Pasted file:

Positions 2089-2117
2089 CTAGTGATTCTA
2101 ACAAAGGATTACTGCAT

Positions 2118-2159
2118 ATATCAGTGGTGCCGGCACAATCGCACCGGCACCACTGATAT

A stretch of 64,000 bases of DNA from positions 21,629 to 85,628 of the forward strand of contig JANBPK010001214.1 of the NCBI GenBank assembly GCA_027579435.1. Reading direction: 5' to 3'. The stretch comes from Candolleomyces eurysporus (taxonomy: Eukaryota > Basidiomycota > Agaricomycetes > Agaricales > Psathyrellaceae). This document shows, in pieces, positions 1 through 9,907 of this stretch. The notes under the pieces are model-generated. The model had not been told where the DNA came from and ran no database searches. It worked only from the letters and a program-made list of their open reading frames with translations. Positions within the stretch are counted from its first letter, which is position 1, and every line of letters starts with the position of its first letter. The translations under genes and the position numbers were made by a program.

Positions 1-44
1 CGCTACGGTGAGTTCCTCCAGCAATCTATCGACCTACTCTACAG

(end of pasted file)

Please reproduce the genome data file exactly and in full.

Positions 2089-2117
2089 CTAGTGATTCTA
2101 ACAAAGGATTACTGCAT

Positions 2118-2159
2118 ATATCAGTGGTGCCGGCACAATCGCACCGGCACCACTGATAT

A stretch of 64,000 bases of DNA from positions 21,629 to 85,628 of the forward strand of contig JANBPK010001214.1 of the NCBI GenBank assembly GCA_027579435.1. Reading direction: 5' to 3'. The stretch comes from Candolleomyces eurysporus (taxonomy: Eukaryota > Basidiomycota > Agaricomycetes > Agaricales > Psathyrellaceae). This document shows, in pieces, positions 1 through 9,907 of this stretch. The notes under the pieces are model-generated. The model had not been told where the DNA came from and ran no database searches. It worked only from the letters and a program-made list of their open reading frames with translations. Positions within the stretch are counted from its first letter, which is position 1, and every line of letters starts with the position of its first letter. The translations under genes and the position numbers were made by a program.

Positions 1-44
1 CGCTACGGTGAGTTCCTCCAGCAATCTATCGACCTACTCTACAG